Monday, March 28, 2005

Family Ties

Sorry for the hiatus. Much on my mind these days.

Will explain later. When Big Brother is not peering over my shoulder.

Be that it may, let’s start with this weekend’s festivities, shall we?

Though only my grandmother is a church-goer, we celebrate the Christian holidays of the year the same as everyone else. Only with possibly less ham because no one in the family likes the taste of cured piggies for supper. Bacon’s cool, though. Anyway. Much smaller family gathering than the comparitive Thanksgiving meal that was full of unnerving displays of animal skins, hunting techniques and the comparing of projectile objects known the redneck-world over as “boolets.”

This gathering was small, only my mother, father, one grandmother my brother (barely) and myself.

My dad is rarely a factor in these gatherings unless there is another male there to compare “boolets” with or gaze at out into the woods surrounding my parents home, making comments in reference to the “good huntin” and “perfect cover” the woods allow the seasoned hunter, such as themselves.

So my father sat, in a quiet and sullen manner, throughout the majority of the pre-Easter lunch, the Easter lunch and the post-Easter lunch.

My brother rolled in less than 30 seconds before we were getting ready to sit down to the traditional meal of Easter dinner where no one says a word except for my grandmother, willing us to volunteer information about our lives in such a manner that she can gather and store away tidbits to hurl, like nuts, at her other busy-body church-lady friends that compare children, grandchildren and the like. Much in the same way that men compare penis size throughout their whole lives. But much more intense. People underestimate the ferocity of grandmothers. They’ll cut you. They will.

Back to my brother. Needless to say, he was not in the most sober of minds. Hell, that’s an understatement. Per usual, he could barely keep his head out of the potato salad. Personally, I was silently rooting for a little entertainment and cannot deny I was not adverse to a little head-in-food action. Granted, the ensuing hell that would have been the rest of the meal would have been enough to break a grown man into tears, so tense would the silence be. But I’ve been surviving these dinners since the dawn of time. I’m immune. (I do feel immensely sorry for anybody my brother or I may bring home in the future, however)

So my brother wobbled and burped and red-faced his way through about half of the meal before escaping into the bathroom to vomit, loudly, from the back bathroom. Very pleasant. Just want I want to hear as I’m eating the now vomit-textured dressing with my turkey. Rock on.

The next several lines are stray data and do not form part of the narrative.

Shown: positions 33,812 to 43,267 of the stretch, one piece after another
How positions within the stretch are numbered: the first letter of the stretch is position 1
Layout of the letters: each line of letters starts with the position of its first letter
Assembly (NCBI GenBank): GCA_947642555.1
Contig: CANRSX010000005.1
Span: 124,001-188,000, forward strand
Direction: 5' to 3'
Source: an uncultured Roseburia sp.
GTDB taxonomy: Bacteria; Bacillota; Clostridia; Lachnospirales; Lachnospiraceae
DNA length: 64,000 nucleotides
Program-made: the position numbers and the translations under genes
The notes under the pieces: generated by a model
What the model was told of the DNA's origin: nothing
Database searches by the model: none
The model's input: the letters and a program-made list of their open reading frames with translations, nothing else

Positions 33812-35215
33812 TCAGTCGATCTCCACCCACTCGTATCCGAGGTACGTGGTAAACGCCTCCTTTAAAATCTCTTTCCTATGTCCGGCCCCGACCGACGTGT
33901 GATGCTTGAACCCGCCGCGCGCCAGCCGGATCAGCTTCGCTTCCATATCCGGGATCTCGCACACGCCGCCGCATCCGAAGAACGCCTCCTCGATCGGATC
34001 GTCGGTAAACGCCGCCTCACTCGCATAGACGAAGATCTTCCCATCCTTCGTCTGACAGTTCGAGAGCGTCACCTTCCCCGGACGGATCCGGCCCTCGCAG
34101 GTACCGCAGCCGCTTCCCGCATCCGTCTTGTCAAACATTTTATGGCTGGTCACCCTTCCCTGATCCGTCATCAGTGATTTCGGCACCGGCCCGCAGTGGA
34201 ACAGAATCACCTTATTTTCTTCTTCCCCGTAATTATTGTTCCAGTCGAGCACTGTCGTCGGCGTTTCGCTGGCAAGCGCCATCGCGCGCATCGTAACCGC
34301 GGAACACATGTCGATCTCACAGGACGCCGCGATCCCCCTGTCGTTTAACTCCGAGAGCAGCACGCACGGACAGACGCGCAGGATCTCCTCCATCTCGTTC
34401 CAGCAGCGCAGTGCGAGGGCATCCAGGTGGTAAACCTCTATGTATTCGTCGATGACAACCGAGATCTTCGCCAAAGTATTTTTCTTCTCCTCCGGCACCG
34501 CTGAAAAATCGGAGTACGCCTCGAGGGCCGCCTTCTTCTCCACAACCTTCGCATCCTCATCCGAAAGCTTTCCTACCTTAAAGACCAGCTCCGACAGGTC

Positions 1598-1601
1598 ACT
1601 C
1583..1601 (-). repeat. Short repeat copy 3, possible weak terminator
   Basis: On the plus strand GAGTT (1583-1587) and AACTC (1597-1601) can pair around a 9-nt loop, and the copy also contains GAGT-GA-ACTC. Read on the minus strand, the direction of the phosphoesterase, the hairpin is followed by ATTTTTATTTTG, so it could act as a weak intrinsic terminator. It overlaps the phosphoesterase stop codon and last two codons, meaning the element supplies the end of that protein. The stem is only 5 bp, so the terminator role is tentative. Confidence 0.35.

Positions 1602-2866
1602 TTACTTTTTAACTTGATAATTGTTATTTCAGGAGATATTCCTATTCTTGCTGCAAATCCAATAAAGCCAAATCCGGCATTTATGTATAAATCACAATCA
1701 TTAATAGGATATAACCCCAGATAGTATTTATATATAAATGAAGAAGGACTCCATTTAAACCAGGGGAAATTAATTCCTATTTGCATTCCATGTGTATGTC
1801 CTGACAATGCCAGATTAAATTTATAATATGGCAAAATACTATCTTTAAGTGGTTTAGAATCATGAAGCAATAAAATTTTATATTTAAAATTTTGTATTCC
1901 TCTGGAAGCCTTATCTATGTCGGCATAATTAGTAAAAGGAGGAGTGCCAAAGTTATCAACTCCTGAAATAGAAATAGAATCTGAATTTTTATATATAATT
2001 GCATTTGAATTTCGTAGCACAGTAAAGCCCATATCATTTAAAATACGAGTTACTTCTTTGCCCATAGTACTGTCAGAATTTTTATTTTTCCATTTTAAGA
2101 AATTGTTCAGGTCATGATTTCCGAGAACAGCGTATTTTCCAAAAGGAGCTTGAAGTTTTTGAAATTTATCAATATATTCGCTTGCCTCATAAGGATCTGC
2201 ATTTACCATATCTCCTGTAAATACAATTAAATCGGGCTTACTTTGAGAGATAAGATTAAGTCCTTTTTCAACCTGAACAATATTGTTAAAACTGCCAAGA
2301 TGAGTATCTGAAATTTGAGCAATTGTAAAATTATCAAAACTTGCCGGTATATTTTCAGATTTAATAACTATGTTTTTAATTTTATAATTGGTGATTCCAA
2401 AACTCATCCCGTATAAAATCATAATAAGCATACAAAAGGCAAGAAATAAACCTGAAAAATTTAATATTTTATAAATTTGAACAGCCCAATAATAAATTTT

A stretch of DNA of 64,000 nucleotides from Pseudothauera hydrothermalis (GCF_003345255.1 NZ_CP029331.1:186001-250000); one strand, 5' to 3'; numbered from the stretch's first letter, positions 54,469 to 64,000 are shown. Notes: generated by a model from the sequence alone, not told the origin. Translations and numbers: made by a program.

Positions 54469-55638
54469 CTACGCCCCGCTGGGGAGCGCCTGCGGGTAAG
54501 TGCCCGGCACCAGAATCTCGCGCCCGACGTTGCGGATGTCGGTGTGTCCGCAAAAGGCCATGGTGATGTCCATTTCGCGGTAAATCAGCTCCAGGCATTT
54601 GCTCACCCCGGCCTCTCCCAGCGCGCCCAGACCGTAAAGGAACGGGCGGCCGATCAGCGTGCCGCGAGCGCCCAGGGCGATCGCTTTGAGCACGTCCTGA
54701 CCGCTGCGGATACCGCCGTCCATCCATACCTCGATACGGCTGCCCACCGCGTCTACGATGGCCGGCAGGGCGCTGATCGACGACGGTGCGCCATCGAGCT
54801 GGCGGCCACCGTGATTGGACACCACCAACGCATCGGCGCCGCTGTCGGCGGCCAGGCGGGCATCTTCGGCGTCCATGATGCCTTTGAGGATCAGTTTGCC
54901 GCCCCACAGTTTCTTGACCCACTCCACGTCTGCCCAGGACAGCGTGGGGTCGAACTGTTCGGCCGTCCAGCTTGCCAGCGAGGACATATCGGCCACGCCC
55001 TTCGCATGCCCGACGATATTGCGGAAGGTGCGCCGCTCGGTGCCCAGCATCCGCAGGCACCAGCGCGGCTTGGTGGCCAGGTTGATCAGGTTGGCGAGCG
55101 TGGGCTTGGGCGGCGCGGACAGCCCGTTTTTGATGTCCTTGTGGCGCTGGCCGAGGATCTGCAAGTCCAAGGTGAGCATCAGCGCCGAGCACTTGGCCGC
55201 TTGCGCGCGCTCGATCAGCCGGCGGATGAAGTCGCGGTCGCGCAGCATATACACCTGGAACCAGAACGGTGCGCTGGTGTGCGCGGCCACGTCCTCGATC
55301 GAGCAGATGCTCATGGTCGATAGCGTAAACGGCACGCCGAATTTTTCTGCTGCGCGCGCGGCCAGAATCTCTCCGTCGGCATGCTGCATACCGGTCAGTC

Fastforward 20 minutes. My brother is still retching everything he ever thought about eating into the serenity of the cold blue goddess. Dad has silently risen from his chair at the head of the table and has walked into the living to flip between Chop Shop and basketball.

That leaves my grandmother, my mother and me. Me me me me. All eyes turn to me.

“So I hear you’ve got an interview in Memphis this week,” my grandmother says.


“What are you going to wear? I don’t think you own anything appropriate for that kind of interview, do you?”

Mentally imaging placing pillow over her face.

“Go get your new suit, Birdie and show your grandmother.”

This is my mother’s attempt at warm and fuzzy family togetherness. This, after failing to have a pleasant and perky daughter and a sober son who, admirably enough, only let the f-word slip out 3 times over dinner.


Sulk off to room and take every minute possible to put on new suit and heels. Reapply mascara. Pee. File nails. Straighten bed.

20 minutes later and I walk out into the room. I actually look good in this suit. It fits perfectly (which is rare because the giant boobs and ass make for difficult shopping). It’s a beautiful color on me. It’s perfect. Skims, doesn’t cling. Fabric is lovely and textured.

My grandmother looks at my mother and says “Mother, you’re going to need to get her a girdle to go around her middle. You don’t want that pulling across her waist.”

My blood pressure rises. She’s MY mother you ASS, don’t call her by the title that only her children are entitled to. And IT DOESN’T PULL ACROSS MY MIDDLE.

“Have you put on any weight, Birdie? You know you gain weight in your middle.”


I shoot her the most deadly of looks. And still she continues.

“You really need to watch what she buys, Mother,” turning again to talk to my mother as if I have magically disappeared from the room. “You know these young girls think they can wear those belly shirts and whorish clothes when they have too much weight in their middles to look even moderately respectable.”

Oh. My. God.

And my grandmother wonders why I never come to visit.

*All this from a woman of five feet and 275 pounds and a belly the size of the sahara resting beneath her clothes. Please, tell me I'm a fat cow again. I dare you.


Jbsss said...

Now that sounds bad. I woulda kicked my brothers ass if he came to a dinner like that all fucked up though.
...which is rare because the giant boobs and ass...
Ummmm big boobs and ass.... THAT is a truely wonderful thing there. Will have to come back and read everything after that line cause it wrecked my concentration. Big boobs and big ass with that adorable face of yours.... coupled with your wit and funny observations (its very obvious you have a brain).... some guy is going to be very very very lucky someday.

Anonymous said...

I'm sure you looked beautiful in the new suit. Grandmothers really have a way with words, don't they? Reminds me of a Gilmore Girls episode, as much as I hate to admit having watched that show.